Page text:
A century later, the Titanic is still a worldwide obsession. Revisit its port of departure in Belfast and the largest permanent exhibits in the US, as we remember the "Ship of Dreams."
Belfast, Ireland, is the epicenter of Titanic attractions, with the newly opened Titanic Belfast museum, housed in a stunning building located on the slipways where the “Ship of Dreams” was built.
On April 8, 2012, the MS Balmoral -- operated by Fred Olsen Cruise Lines, whose parent company (Harland and Wolff) built the Titanic -- will set sail from Southampton, UK, on what is being billed as “the Titanic Memorial Cruise.”
It's a long way from any ocean, but Titanic museums in Branson, MO, and in Pigeon Forge, TN, have seen more than 7 million visitors since 2006 and house some of the largest permanent collections anywhere of Titanic artifacts and memorabilia.
The Southampton Maritime Museum hosts a permanent exhibition on the Titanic’s crew. Visitors can find out about the Titanic crew’s roles onboard and their personal stories. The museum collection also includes audio of crewmember’s memories of the night the Titanic struck the iceberg.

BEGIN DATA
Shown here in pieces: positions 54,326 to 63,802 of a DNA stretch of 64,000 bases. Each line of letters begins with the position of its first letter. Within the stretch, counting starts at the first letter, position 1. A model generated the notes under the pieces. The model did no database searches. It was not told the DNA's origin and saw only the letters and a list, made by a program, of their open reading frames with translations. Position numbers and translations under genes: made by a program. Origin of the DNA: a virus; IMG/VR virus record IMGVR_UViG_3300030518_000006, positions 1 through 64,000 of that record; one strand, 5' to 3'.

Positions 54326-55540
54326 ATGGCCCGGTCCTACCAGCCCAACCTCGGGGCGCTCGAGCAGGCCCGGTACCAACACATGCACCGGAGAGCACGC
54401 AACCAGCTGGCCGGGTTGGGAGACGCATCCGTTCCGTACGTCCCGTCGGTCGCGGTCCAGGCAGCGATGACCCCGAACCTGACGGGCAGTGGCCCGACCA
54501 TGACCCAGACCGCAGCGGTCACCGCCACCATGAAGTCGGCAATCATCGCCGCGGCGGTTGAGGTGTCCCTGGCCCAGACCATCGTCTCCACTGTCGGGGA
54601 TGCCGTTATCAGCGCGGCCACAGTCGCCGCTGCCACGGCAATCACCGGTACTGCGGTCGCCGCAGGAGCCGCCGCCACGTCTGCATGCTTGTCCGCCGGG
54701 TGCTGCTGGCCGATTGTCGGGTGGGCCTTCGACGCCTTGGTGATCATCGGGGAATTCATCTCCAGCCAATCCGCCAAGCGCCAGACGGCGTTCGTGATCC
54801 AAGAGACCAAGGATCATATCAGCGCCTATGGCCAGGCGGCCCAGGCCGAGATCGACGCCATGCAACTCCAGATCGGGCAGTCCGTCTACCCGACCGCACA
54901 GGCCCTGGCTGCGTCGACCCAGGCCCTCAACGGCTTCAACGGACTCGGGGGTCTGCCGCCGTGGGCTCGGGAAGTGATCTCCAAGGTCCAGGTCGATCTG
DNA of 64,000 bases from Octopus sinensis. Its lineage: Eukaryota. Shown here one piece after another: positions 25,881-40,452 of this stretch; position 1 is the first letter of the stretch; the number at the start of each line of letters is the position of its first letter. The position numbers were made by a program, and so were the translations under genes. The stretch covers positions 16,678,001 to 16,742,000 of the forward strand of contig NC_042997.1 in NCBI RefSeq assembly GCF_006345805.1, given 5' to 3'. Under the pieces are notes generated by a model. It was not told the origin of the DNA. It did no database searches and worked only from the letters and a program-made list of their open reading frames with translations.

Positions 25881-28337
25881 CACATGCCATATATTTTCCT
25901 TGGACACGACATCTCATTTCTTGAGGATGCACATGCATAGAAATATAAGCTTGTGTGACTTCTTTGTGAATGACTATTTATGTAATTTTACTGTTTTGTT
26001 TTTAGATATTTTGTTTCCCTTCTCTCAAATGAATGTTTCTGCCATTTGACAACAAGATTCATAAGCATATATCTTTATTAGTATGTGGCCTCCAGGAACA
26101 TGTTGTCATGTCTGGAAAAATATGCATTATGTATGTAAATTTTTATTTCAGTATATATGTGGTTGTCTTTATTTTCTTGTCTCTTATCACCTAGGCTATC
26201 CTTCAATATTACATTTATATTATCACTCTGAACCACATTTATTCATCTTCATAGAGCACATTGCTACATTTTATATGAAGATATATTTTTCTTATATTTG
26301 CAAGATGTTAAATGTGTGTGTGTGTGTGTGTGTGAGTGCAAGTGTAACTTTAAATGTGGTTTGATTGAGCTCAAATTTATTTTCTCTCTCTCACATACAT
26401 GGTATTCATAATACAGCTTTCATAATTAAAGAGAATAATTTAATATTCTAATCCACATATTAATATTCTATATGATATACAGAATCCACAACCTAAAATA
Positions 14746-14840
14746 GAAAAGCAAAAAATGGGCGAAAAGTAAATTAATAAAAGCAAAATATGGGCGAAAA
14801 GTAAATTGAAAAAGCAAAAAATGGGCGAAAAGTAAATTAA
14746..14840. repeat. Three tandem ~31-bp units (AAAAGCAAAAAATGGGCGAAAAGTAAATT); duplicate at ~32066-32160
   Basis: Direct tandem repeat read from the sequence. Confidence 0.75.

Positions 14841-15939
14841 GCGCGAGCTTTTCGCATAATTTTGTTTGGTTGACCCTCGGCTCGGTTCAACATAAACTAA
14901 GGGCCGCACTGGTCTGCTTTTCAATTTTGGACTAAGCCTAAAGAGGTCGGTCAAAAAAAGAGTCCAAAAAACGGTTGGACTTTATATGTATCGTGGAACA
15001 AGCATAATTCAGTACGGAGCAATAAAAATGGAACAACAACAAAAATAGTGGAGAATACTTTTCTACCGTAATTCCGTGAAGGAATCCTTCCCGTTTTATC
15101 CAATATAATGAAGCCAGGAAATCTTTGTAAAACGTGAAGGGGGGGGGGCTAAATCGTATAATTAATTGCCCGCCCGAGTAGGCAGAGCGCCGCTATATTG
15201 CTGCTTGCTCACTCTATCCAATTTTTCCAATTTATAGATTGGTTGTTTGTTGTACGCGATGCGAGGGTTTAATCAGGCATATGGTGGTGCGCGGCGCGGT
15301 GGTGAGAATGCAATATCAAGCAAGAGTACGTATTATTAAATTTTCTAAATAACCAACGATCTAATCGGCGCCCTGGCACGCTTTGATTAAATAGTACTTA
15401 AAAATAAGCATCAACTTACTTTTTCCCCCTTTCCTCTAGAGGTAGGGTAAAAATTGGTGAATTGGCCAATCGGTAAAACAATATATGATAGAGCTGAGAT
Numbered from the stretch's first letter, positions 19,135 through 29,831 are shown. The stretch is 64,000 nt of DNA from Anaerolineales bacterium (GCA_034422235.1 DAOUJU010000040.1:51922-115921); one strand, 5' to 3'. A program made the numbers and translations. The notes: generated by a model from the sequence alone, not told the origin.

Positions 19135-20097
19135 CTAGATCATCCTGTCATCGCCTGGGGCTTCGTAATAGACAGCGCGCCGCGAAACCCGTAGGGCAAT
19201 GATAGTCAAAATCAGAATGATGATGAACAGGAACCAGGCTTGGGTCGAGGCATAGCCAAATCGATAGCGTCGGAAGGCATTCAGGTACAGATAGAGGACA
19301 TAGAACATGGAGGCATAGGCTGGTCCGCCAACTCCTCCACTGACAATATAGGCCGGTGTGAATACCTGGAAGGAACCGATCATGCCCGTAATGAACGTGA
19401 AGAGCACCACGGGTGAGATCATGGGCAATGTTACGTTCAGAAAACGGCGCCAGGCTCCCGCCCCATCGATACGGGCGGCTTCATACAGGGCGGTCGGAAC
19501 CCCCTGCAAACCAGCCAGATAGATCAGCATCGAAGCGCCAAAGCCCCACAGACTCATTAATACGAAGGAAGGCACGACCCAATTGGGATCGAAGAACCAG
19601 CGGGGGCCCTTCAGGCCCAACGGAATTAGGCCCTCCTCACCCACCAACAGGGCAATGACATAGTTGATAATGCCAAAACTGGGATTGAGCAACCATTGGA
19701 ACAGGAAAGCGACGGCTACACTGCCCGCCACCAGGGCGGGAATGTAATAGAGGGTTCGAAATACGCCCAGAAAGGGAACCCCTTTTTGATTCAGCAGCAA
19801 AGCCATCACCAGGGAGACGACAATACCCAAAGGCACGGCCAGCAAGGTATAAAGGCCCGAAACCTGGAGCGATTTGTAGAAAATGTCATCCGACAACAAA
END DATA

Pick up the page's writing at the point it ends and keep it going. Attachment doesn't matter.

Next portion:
A new exhibit, 'Titanic: 100 Year Obsession,' at the National Geographic Museum in Washington, DC, highlights the history of the Titanic and its sinking in the year 1912.
The Titanic Belfast attraction opened in The Titanic Quarter on March 13, 2012, in Belfast, Northern Ireland. Belfast's Titanic Quarter is a waterfront regeneration project on the original site of the Harland and Wolff shipyard, birthplace of the Titanic.
A century ago, tens of thousands of eager spectators lined Belfast Lough to see the Titanic, the largest moving manmade object the world had ever seen -- and the most luxurious ship ever built at the time -- set sail on her maiden voyage.
Prepare for seasickness with the 3-D release of James Cameron’s blockbuster Titanic. The movie’s characters Jack Dawson and Rose DeWitt Bukater are entirely fictitious. While the passenger record does list a Jack Dawson, it is entirely coincidence.
Museum visitors at the Titanic Branson get the boarding pass of a Titanic passenger or crewmember when they enter, and at the end of the tour, they learn whether their passenger lived or died.
One hundred years ago, on April 15, 1912, the Titanic struck an iceberg and sank in the icy waters of the Atlantic with as many as 1,635 people onboard -- a tragedy that continues to fascinate the world. Letters and other artifacts at the Titanic Museum, Massachusetts tell the stories of the lives lost.